Longtime Louisville resident and food writer Ronni Lundy returns to her old stomping ground this week for two events to promote her new book, “Victuals: An Appalachian Journey, with Recipes.”
The pages are beautiful, filled with Lundy’s prose that is simple yet distinctive like the Appalachian food and stories it surveys. It’s also filled with photos of food and places that are almost haunting in their beauty, whether it’s a plate of beans or a lone farmer tending his fields at the foot of a mountain.
Lundy isn’t a household name, but she’s known among food writers. On Wednesday, Sept. 14, celebrity chef Edward Lee will host her at 610 Magnolia, where he’ll cook appetizers from the book. Attendees also will receive a copy of “Victuals,” and she’ll be on hand to sign.
Then on Sunday, Sept. 18, Lundy will tell stories and sign books at Carmichael’s Bookstore on Frankfort Avenue. Toni Tipton-Martin, author of The Jemima Code: Two Centuries of African-American Cookbooks, will read as well.
Insider caught up with Lundy by phone to talk about her new book, her time in Louisville and the importance of “foodways.”
Lundy started her writing career by talking about music and working as a “hippy waitress” in the Southwest. She did some kitchen work, too, and became familiar with the restaurant industry.
On the side, she covered what at the time was called “New Grass.” Back then, the genre was often ignored by more traditional music writers and bluegrass fans. Now it would fit easily alongside big acts like The Avett Brothers and Mumford & Sons, and likely inspired them.
She moved to Louisville in 1980, and after the birth of her first child, realized waitressing and working in the food industry wasn’t going to work anymore.
“I wanted (my) work to have some level of meaning. I also realized it would be physically exhausting to work as a waitress. I had a handful of clips, largely about music, and I wrote this proposal to Scene magazine,” said Lundy, recalling the now defunct Scene, which began its life in The Louisville Times before becoming a section of The Courier-Journal.
Lundy pitched a “best burrito” in Louisville story.
“That was well before the proliferation of Mexican restaurants,” she said. “There were maybe a half-dozen restaurants that were doing any kind of Mexican food.”
The editor liked the idea, and Lundy went on to write for the publication for the next decade, in addition to penning articles for the C-J and Louisville Magazine, as well as national publications like Esquire.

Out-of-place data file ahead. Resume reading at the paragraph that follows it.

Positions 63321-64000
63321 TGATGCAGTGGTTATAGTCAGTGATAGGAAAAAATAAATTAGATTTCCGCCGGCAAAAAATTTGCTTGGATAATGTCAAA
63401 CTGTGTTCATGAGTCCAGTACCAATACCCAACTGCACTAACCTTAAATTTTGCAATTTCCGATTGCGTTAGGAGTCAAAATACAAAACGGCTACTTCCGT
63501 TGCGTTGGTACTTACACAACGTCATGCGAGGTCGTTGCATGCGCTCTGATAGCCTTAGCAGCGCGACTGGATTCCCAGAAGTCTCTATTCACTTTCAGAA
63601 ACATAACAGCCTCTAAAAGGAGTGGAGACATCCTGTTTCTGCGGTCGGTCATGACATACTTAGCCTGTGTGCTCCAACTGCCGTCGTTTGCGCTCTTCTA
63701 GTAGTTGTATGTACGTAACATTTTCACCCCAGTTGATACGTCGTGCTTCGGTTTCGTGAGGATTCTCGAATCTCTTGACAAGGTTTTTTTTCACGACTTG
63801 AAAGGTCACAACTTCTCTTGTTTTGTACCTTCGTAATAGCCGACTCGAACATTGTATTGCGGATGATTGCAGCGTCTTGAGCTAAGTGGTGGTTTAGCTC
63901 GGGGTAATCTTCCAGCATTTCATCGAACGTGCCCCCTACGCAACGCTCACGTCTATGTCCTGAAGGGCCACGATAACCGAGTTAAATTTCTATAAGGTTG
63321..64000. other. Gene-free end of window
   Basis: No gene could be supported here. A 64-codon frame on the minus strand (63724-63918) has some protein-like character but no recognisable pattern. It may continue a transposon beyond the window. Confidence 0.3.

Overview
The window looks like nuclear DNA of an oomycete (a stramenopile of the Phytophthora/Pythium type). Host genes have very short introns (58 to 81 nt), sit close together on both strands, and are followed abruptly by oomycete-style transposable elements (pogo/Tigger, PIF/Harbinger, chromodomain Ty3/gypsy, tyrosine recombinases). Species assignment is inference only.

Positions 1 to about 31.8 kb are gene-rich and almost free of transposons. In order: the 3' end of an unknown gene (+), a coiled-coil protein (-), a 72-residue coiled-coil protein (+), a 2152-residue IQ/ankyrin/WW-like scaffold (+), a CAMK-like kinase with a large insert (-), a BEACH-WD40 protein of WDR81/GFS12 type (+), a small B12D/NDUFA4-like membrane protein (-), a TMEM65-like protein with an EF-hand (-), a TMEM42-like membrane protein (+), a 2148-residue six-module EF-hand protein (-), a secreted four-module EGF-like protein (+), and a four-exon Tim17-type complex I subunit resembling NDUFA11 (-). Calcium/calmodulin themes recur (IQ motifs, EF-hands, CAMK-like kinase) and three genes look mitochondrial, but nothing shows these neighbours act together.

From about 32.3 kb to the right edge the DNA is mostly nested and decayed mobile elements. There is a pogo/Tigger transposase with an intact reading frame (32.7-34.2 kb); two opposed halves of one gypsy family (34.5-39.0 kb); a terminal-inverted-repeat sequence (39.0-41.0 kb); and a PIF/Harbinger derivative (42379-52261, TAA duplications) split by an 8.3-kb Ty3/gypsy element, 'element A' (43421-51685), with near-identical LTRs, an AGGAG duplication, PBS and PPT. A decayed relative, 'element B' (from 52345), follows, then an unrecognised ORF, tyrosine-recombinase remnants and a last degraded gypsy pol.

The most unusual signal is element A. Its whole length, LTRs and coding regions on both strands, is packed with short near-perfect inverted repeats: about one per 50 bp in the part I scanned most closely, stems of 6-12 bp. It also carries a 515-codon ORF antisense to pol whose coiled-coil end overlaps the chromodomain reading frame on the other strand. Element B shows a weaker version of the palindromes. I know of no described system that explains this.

Eventually, she combined her passion for music and food into a single book.
“Those became the two things I wrote about, which evolved into an agent calling me up and saying, ‘Would you like to write a book about country food and country music?’; and that turned out to be ‘Shuck Beans,’” said Lundy.
While books with recipes and stories are all the rage now, Lundy was ahead of that trend. “Shuck Beans, Stack Cakes, and Honest Fried Chicken: The Heart and Soul of Southern Country Kitchens” was published in 1994, long before our food culture had entered the blogosphere, and even before Food Network and food-based reality TV.
With her first book, she already was writing about what the fooderati now describe as “foodways.”
“You can talk about what’s on the plate, you can talk about what’s in the kitchen, but when you broaden that to foodways, you’re talking about a whole bunch of related traditions,” said Lundy, as she defined the concept of foodways for Insider. “Foodways is a larger perspective on things that have to do with how we ate, why we ate and when we ate. And how all those things inform us about the culture itself.”
Her newest book, “Victuals” (pronounced vittles) is an exploration specifically of Appalachian foodways.
“What was grown in the region, how food was prepared before it got to the kitchen, the curing of meat, the curing of sausages … the fermenting of vegetables and the drying of vegetables and fruits, that is distinctly Appalachian,” said Lundy, adding that there also are material aspects like cast iron skillets.
Lundy first wrote the pitch for the book that would become “Victuals” back in 2009. It was a tough pitch. “Victuals” includes recipes and stories from all over Appalachia and required extensive traveling to complete.
“There was a point where I believed the book was dead in the water,” she said. Some editors were interested in the pitch, but for different reasons that didn’t fit the project. “(There were) editors who got it but couldn’t give me the money to do it, and a publisher who had some money but didn’t get it, wanted me to drop the word ‘Appalachian’ from the subtitle because of connotations of poverty.”
Thankfully, Lundy found publisher Clarkson Potter.
“It was like a fairy story: I waited six years for somebody to even vaguely get this book, and suddenly everybody that is on the project is the most amazing person in the world,” said Lundy. That includes her photographer, Johnny Autry. “It was like I didn’t have a left arm, and suddenly I had one grafted on. It was not just a working relationship, it was a soul relationship,” she said describing the Asheville, N.C.-based photographer.
Lundy said she’s looking forward to stopping by 610 Magnolia on Wednesday and catching up with Chef Lee, who visited her in the mountains. She laughed when she described their travels together. “Ed rode with me in Appalachia. I think he’s got some terrifying stories … riding with me can be terribly scary.”
The signing is ticketed and costs $45, a steal when you figure it includes a copy of the book and appetizers from the recipes prepared by Lee. It starts at 6 p.m.
Then on Sunday, Lundy will be at Carmichael’s Bookstore, 2720 Frankfort Ave., at 3 p.m. That event is free.